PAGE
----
The Council of Scientific and Industrial Research (CSIR) has added yet another feather to its cap.

Scientists at the Council’s New Delhi-based Institute of Genomics and Integrative Biology (IIGB) have succeeded in completely sequencing the genome of an individual, enabling India to join a league of select countries — the U.S., the U.K., Canada, China and Korea.

Announcing the “path breaking” achievement, Union Science and Technology Minister Prithviraj Chavan said India had now successfully bridged the technological gap that existed a decade ago.

The IIGB scientists were able to achieve the feat within 10 weeks, from September 25 to December 4, a duration comparable with recent efforts across the world.

Describing it as a beginning of a new era in Indian medical research, CSIR Director-General Samir K. Brahmachari said a major significance of the Indian effort was that it would help understand several diseases that were of importance to India and other developing countries. The effort would also add to global knowledge on genetic variations and pre-disposition to various diseases, he said.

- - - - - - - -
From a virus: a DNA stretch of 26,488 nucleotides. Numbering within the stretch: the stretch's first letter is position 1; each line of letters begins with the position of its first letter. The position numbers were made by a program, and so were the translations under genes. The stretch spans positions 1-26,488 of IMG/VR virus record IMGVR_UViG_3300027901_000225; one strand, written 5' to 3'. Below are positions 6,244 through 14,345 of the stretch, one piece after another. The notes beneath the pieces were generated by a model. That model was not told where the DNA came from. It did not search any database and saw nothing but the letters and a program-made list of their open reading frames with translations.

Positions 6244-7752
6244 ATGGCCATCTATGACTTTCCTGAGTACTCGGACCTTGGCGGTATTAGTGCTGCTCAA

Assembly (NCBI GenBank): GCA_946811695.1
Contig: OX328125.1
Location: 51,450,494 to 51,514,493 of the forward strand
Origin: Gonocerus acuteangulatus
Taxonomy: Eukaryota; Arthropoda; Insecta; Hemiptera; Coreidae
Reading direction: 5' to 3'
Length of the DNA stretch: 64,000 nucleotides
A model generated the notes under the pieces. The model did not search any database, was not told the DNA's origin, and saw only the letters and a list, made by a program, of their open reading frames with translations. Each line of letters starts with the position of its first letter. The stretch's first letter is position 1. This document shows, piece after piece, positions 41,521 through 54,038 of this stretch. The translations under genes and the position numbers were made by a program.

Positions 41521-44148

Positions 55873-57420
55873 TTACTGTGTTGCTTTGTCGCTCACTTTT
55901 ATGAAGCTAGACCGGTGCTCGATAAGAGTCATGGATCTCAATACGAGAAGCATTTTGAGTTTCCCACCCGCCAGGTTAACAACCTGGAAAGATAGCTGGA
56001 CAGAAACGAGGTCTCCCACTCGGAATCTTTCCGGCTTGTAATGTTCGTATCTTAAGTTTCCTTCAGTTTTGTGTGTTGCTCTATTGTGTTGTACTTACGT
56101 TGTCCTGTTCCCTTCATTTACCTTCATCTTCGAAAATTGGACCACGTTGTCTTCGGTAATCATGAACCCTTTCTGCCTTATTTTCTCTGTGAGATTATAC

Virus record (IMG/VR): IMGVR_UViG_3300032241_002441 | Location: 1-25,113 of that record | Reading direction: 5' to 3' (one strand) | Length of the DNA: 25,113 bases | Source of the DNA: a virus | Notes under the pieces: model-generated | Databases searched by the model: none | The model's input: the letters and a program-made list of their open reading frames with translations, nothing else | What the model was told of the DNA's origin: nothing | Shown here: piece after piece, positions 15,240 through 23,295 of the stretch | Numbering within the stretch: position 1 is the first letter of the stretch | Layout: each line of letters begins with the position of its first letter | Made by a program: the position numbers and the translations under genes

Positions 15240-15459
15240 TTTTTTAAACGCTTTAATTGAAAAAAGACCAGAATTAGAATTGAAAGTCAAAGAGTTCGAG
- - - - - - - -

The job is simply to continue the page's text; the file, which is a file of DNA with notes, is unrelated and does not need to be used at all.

The CSIR had successfully completed the genetic diversity of the Indian population. It had also completed the genome sequence of a fish variety, called Zebrafish, popularly used by the scientific community as an organism for modelling human diseases.

Noting that Zebrafish genome was half the size of human genome, he said its sequencing earlier this year gave the CSIR the confidence to take up the challenge of human genome sequencing.

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